Hawken’s Man Cave, and a Happy Place

Hawken the epic Irish Wolfhound and I walk through the west pasture last night. When it's warm out, this patch of land is full of ticks, chiggers, and poison ivy, but now, after the first freeze, it is our playground.
Hawken the epic Irish Wolfhound and I walk through the west pasture last night. When it’s warm out, this patch of land is full of ticks, chiggers, and poison ivy, but now, after the first freeze, it is our playground.
The summer of peppers is over, as shown in this image of the garden after our hard freeze this week.
The summer of peppers is over, as shown in this image of the garden after our hard freeze this week.

November came early this year. It wasn’t just a first freeze, which we expect around this time, but a hard freeze, and several days of it.

One significant responsibility is to our outdoor dog, Hawken the Irish Wolfhound. Though he wears a thick winter coat and is a hearty, robust animal, we hate the idea of him being uncomfortable.

Earlier this week as the cold rolled in, I collected what I could from the shed, mostly unused doors, and enclosed the area under the back deck where he lives. He has a dog house and a chicken pen, but from the day we got him as a puppy, he has made his home under the deck.

Using old doors and shelves, I mostly enclosed the area under the back deck to help shelter Hawken, our backyard wolfhound, from the cold. Also noted: when it warms back up, it's time to repaint that deck.
Using old doors and shelves, I mostly enclosed the area under the back deck to help shelter Hawken, our backyard wolfhound, from the cold. Also noted: when it warms back up, it’s time to repaint that deck.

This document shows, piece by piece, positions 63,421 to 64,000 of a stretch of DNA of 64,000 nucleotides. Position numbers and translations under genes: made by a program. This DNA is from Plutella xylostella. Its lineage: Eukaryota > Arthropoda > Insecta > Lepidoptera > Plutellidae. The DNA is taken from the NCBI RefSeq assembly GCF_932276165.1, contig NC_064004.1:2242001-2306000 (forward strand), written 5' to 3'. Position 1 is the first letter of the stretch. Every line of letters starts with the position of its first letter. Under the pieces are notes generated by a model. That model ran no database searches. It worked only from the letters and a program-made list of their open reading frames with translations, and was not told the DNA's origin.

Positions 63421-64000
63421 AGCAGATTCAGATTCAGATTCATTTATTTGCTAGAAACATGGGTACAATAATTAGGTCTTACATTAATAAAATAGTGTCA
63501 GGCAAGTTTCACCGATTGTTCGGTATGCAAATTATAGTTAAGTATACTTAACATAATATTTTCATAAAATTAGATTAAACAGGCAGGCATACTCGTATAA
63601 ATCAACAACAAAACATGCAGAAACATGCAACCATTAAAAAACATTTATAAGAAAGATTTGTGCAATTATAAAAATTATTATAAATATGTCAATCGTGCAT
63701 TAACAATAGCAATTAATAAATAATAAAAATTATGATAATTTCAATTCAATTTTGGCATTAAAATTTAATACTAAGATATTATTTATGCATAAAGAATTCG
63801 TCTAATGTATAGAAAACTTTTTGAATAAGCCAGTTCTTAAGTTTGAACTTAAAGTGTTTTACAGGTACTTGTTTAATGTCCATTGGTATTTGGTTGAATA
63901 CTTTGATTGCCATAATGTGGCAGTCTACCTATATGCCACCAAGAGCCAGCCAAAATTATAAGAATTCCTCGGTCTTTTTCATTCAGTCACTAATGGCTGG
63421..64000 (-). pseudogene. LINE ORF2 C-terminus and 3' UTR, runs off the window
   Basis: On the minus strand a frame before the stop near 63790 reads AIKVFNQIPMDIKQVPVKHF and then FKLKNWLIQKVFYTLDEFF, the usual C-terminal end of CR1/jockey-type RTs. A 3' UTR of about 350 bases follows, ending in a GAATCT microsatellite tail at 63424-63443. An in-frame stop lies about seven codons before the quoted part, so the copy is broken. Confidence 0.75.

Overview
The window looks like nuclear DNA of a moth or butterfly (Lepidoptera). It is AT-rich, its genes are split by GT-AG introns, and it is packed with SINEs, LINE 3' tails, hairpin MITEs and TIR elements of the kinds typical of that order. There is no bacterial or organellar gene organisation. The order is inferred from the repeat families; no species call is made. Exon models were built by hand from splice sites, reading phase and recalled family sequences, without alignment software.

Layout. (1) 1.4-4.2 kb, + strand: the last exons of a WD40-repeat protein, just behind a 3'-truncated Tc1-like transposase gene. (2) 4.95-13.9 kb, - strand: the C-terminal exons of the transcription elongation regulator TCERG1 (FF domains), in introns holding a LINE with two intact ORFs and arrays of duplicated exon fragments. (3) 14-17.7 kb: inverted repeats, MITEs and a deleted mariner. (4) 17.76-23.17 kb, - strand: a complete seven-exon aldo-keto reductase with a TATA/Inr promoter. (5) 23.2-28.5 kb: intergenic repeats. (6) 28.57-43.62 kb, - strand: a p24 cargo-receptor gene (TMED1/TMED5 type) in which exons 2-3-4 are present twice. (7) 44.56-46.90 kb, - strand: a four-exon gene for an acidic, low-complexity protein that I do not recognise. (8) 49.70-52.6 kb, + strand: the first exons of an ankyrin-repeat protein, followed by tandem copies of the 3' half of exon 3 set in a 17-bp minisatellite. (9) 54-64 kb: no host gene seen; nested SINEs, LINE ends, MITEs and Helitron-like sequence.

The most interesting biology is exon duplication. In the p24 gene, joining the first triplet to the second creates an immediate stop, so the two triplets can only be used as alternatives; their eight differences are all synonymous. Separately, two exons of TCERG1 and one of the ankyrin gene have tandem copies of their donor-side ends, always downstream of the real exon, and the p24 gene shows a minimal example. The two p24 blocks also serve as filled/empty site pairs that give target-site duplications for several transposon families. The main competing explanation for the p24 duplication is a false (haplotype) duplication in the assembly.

I placed this propane heater in the space under the back, being careful that it wasn't a fire hazard.
I placed this propane heater in the space under the back, being careful that it wasn’t a fire hazard.

I also lit a propane heater under there, carefully placed so it wouldn’t be a fire hazard. Several times this week, I ducked under there with him to find it tolerably warm. In the mornings, I find him curled up right there, and he feels warm to the touch, so this scheme works well.

I’ve been looking forward to the first freeze. Though it marks the end of the garden, it also marks the beginning of the season during which I can walk Hawken on very long walks far back into the woods, since after the first freeze the ticks, chiggers, mosquitos, and poison ivy are gone. He and I have a great time on those long walks, exploring and escaping, and I look forward to every one of them.

This view looks west from the corner of the west pasture toward the "new" highway. You can see a green metal gate at the end of the easement, which marks how far west we can walk. From there we often turn south and walk the oil well road for half a mile. We have never seen anyone else out there.
This view looks west from the corner of the west pasture toward the “new” highway. You can see a green metal gate at the end of the easement, which marks how far west we can walk. From there we often turn south and walk the oil well road for half a mile. We have never seen anyone else out there.
I photographed these leaves on our walk last night. Though our woods have a Blair Witchiness to them, we have never been stalked by anything supernatural.
I photographed these leaves on our walk last night. Though our woods have a Blair Witchiness to them, we have never been stalked by anything supernatural.
1+

2 Comments

Leave a Reply

Your email address will not be published. Required fields are marked *

This site uses Akismet to reduce spam. Learn how your comment data is processed.